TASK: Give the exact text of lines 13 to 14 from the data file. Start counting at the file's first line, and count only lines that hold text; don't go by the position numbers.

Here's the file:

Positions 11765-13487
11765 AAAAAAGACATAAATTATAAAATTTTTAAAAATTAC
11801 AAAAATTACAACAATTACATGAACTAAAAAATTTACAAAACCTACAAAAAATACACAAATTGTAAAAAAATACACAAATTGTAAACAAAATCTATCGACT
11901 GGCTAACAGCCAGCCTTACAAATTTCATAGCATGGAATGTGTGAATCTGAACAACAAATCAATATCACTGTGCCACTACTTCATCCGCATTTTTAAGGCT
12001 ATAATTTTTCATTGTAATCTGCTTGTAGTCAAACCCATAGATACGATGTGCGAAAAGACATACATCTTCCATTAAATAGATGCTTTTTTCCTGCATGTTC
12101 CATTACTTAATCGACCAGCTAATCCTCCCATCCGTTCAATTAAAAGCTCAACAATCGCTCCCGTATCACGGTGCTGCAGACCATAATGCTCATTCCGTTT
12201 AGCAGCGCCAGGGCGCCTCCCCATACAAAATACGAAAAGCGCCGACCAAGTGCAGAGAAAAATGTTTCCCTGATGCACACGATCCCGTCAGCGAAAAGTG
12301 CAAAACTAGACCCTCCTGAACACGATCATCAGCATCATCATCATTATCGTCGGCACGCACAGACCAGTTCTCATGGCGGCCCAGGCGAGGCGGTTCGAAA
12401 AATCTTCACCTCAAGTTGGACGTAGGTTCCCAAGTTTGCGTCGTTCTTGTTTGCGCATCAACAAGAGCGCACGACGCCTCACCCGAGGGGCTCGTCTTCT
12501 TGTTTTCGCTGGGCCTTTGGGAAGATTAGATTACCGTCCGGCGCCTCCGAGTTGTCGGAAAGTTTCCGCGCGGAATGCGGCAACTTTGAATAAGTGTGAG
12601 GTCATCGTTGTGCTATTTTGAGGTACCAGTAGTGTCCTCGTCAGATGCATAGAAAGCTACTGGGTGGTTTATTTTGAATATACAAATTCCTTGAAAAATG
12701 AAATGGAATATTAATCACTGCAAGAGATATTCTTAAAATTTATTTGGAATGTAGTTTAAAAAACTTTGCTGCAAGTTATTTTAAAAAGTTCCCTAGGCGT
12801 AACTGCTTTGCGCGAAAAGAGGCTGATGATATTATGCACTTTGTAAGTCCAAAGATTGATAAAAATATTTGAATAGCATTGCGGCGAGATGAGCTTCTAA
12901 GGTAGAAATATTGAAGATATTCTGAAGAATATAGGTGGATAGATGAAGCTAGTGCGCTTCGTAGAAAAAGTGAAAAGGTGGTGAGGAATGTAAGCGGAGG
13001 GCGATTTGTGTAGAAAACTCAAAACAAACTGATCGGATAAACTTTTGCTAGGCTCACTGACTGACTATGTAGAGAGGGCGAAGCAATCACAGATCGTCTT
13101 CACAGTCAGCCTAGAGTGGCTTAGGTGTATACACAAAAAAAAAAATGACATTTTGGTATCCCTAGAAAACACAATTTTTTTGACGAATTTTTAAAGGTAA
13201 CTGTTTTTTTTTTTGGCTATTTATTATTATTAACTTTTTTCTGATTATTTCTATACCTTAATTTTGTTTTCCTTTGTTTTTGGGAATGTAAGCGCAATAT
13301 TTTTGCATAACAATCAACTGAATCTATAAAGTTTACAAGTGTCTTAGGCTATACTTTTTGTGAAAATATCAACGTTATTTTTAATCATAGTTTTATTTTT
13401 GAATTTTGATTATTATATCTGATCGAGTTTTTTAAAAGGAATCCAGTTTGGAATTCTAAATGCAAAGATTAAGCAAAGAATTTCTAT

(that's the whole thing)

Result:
12801 AACTGCTTTGCGCGAAAAGAGGCTGATGATATTATGCACTTTGTAAGTCCAAAGATTGATAAAAATATTTGAATAGCATTGCGGCGAGATGAGCTTCTAA
12901 GGTAGAAATATTGAAGATATTCTGAAGAATATAGGTGGATAGATGAAGCTAGTGCGCTTCGTAGAAAAAGTGAAAAGGTGGTGAGGAATGTAAGCGGAGG